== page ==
The sheer power of water and its influence on life on earth can't be overstated. Obviously, we have to consume water to survive, but it also serves many vital purposes in nature.
And in the new documentary Aquarela, director Viktor Kossakovsky aims to show the viewer how water behaves in some of its most natural states.
Beginning on frozen sheets of ice on Lake Baikal in Siberia and ending with the towering cascade of Venezuela's Angel Falls, Aquarela tells the story of water's dangerous power around the world with no narration and very little dialogue.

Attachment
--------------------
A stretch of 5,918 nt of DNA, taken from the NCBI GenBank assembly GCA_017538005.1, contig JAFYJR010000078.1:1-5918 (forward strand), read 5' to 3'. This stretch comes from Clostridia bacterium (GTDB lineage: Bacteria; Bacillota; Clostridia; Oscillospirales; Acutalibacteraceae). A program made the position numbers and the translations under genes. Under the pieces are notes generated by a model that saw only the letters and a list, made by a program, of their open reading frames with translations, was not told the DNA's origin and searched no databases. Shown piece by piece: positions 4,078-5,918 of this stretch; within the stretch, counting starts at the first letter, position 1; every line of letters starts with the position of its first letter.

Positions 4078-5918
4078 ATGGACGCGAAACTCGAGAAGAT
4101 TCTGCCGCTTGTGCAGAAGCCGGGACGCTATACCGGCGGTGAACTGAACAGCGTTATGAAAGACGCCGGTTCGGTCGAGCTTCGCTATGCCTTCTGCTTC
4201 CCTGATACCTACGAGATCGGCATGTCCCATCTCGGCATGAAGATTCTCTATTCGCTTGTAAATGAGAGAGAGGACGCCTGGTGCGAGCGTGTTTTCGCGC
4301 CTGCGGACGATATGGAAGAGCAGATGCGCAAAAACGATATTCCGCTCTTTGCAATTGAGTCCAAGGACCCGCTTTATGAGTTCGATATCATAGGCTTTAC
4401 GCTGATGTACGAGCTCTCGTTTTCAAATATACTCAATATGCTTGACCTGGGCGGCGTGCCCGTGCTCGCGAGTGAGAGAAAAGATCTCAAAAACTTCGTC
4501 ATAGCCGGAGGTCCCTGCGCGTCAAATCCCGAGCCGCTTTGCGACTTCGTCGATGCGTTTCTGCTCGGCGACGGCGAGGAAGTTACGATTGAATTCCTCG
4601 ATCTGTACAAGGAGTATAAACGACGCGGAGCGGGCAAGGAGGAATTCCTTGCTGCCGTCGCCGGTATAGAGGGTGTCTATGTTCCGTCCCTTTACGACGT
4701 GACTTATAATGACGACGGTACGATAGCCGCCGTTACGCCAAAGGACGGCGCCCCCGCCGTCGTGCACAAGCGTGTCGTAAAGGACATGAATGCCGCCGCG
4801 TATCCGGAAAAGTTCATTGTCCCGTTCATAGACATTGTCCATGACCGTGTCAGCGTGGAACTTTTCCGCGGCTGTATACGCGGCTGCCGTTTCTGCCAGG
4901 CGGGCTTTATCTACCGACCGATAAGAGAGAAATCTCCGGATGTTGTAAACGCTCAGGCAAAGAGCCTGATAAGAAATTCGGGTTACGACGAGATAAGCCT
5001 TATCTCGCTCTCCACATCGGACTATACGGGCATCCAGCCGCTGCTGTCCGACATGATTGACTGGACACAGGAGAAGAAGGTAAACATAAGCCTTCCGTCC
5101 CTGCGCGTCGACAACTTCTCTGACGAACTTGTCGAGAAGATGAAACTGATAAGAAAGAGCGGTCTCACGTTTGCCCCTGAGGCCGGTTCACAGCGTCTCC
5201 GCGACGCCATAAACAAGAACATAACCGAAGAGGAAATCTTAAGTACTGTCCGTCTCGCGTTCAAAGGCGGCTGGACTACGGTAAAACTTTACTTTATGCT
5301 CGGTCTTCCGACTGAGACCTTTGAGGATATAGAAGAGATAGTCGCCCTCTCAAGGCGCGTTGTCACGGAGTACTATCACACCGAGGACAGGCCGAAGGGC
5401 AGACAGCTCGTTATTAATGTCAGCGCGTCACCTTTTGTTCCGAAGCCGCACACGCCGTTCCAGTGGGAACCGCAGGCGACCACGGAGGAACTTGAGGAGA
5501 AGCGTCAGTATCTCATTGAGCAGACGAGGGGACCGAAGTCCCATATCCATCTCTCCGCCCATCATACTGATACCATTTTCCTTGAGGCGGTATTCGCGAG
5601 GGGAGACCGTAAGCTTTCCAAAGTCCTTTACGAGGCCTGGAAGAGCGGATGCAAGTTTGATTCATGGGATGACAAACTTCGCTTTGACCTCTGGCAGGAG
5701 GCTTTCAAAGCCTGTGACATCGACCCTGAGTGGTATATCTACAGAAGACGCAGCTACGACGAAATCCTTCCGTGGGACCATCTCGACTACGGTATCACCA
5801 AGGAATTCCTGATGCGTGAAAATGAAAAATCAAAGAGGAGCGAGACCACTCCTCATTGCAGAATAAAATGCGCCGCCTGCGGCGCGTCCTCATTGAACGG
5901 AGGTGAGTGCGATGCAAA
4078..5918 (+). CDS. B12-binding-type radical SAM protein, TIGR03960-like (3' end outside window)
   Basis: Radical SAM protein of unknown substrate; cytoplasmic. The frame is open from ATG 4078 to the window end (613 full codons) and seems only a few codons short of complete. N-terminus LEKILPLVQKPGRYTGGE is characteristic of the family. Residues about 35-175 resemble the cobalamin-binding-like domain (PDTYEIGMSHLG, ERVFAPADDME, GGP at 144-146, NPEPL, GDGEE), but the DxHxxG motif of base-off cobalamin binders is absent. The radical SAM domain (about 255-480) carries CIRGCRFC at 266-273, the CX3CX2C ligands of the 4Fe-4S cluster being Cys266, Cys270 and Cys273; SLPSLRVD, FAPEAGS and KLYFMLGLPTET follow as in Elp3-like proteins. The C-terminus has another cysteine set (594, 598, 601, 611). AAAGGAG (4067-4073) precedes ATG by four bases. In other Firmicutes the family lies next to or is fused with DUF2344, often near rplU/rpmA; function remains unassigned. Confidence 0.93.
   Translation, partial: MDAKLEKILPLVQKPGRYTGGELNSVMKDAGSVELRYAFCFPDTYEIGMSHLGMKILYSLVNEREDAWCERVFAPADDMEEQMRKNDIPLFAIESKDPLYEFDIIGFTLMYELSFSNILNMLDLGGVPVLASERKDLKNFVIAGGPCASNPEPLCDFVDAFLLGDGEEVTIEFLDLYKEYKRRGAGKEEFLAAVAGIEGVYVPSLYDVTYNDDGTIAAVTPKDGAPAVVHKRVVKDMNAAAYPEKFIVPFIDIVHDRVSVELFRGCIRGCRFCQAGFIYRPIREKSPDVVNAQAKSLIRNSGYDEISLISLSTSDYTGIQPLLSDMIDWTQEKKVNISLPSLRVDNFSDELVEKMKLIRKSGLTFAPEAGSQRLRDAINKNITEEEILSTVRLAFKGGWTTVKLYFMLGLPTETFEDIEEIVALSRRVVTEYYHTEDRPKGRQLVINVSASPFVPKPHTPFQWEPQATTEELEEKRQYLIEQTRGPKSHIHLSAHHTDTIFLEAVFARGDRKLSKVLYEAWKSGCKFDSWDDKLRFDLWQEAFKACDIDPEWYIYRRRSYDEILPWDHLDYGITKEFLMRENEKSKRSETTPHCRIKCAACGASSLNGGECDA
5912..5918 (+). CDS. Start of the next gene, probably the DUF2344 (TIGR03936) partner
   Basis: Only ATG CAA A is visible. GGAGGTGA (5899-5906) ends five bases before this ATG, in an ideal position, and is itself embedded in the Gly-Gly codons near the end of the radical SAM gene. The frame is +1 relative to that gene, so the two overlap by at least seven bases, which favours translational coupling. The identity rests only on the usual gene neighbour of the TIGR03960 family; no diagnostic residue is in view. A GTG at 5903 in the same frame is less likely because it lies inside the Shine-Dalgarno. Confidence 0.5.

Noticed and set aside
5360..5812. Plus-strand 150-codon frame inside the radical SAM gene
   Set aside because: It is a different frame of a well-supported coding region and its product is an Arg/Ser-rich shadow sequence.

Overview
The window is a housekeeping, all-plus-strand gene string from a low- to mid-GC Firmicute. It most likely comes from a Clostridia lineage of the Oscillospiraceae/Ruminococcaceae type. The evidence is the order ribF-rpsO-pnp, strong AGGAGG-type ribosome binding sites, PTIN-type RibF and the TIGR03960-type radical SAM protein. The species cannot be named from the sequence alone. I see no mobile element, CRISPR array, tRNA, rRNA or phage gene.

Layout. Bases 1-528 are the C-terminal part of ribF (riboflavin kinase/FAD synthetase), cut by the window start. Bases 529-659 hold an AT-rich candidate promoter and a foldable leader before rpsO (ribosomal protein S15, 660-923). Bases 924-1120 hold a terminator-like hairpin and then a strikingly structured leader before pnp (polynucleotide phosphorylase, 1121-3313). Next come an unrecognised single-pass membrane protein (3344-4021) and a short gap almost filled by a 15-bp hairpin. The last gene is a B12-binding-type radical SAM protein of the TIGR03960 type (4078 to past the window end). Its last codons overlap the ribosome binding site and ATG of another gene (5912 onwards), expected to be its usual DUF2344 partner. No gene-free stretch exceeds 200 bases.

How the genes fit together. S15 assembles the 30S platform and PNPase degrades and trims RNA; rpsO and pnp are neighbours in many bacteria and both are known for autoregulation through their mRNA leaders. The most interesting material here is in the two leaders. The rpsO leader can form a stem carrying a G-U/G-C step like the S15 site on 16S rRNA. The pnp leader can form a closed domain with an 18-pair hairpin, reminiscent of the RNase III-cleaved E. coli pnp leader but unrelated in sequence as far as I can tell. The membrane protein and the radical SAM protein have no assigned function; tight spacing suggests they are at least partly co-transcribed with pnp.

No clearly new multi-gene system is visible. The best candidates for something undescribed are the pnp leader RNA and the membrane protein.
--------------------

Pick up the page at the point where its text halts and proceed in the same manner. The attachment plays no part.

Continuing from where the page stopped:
On this month's edition of The Bigger Picture, Houston Matters examines how Greater Houston has been shaped by water over its history — from the bayous, to the ship channel, to the ever-present threat of the next major flood.
In the audio above, producer Joshua Zinn talks it over with Rachel Powers from Citizens’ Environmental Coalition and Dr. Terry Tompkins-Walsh, an historian and archivist with the Center for Public History at the University of Houston.